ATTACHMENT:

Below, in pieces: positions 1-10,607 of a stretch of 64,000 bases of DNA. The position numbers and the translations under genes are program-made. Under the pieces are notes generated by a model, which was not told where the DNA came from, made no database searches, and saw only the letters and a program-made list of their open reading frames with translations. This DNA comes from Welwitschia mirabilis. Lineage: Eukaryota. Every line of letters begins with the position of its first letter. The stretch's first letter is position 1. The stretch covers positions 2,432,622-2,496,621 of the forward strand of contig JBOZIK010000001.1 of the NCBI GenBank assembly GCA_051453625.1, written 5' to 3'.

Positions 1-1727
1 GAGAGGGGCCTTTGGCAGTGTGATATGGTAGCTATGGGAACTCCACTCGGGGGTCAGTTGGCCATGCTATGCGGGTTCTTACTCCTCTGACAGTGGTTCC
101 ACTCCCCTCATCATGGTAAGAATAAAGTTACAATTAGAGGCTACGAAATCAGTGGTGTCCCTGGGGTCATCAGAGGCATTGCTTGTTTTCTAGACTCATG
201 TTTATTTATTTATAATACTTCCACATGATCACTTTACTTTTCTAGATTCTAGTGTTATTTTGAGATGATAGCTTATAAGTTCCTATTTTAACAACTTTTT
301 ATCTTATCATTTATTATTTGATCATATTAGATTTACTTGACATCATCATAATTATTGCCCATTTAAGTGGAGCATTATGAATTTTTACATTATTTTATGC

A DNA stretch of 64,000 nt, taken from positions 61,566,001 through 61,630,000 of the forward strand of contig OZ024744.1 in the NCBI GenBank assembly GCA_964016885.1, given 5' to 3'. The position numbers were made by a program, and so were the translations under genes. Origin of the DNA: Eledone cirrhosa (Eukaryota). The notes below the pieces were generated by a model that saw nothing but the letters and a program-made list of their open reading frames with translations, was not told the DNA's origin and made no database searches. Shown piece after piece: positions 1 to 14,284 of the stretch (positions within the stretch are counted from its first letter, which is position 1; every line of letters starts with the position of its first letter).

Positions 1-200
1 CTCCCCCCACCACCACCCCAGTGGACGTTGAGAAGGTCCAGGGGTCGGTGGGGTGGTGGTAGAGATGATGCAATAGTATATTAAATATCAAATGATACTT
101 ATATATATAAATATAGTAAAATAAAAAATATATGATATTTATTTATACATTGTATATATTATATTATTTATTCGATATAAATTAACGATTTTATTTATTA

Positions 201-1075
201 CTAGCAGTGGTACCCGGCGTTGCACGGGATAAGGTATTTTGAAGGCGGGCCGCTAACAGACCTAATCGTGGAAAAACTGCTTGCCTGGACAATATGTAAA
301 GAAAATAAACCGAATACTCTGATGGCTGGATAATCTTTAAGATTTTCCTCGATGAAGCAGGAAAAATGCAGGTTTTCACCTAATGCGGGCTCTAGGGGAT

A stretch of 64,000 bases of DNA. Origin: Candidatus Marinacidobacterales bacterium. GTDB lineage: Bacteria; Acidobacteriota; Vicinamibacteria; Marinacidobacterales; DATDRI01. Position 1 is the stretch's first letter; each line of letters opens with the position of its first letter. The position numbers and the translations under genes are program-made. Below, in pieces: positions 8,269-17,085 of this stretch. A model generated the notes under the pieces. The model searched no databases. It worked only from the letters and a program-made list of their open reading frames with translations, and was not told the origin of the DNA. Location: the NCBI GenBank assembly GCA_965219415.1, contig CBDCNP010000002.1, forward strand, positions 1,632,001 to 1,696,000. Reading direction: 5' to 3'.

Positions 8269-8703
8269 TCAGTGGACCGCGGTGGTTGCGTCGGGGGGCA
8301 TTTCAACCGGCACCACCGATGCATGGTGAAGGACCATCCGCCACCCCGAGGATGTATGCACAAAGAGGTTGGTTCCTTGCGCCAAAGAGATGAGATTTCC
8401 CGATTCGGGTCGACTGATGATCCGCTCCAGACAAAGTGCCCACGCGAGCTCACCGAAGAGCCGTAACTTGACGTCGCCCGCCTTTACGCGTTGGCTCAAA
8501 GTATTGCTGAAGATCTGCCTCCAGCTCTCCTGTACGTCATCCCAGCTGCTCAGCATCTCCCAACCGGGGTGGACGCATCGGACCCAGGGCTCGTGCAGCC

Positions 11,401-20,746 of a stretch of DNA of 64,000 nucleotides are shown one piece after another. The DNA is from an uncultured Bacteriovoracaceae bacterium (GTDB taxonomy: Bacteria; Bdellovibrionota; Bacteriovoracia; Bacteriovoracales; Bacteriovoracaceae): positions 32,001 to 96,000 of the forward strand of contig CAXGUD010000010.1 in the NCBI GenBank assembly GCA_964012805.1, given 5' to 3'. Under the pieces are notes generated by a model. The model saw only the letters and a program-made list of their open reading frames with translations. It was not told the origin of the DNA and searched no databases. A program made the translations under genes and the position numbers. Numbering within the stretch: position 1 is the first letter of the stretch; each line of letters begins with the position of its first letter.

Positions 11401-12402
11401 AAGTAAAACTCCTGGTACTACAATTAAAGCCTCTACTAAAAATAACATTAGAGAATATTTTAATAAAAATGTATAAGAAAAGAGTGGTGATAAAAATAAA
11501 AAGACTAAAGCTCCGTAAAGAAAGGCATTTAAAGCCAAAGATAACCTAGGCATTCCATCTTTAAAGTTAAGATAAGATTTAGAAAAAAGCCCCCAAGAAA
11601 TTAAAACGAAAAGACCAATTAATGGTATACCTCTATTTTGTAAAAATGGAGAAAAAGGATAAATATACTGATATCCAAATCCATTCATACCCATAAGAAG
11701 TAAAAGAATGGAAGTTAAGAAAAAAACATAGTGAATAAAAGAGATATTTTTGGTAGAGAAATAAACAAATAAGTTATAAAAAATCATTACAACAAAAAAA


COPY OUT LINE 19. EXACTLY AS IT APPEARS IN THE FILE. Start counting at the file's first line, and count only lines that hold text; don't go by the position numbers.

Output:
8501 GTATTGCTGAAGATCTGCCTCCAGCTCTCCTGTACGTCATCCCAGCTGCTCAGCATCTCCCAACCGGGGTGGACGCATCGGACCCAGGGCTCGTGCAGCC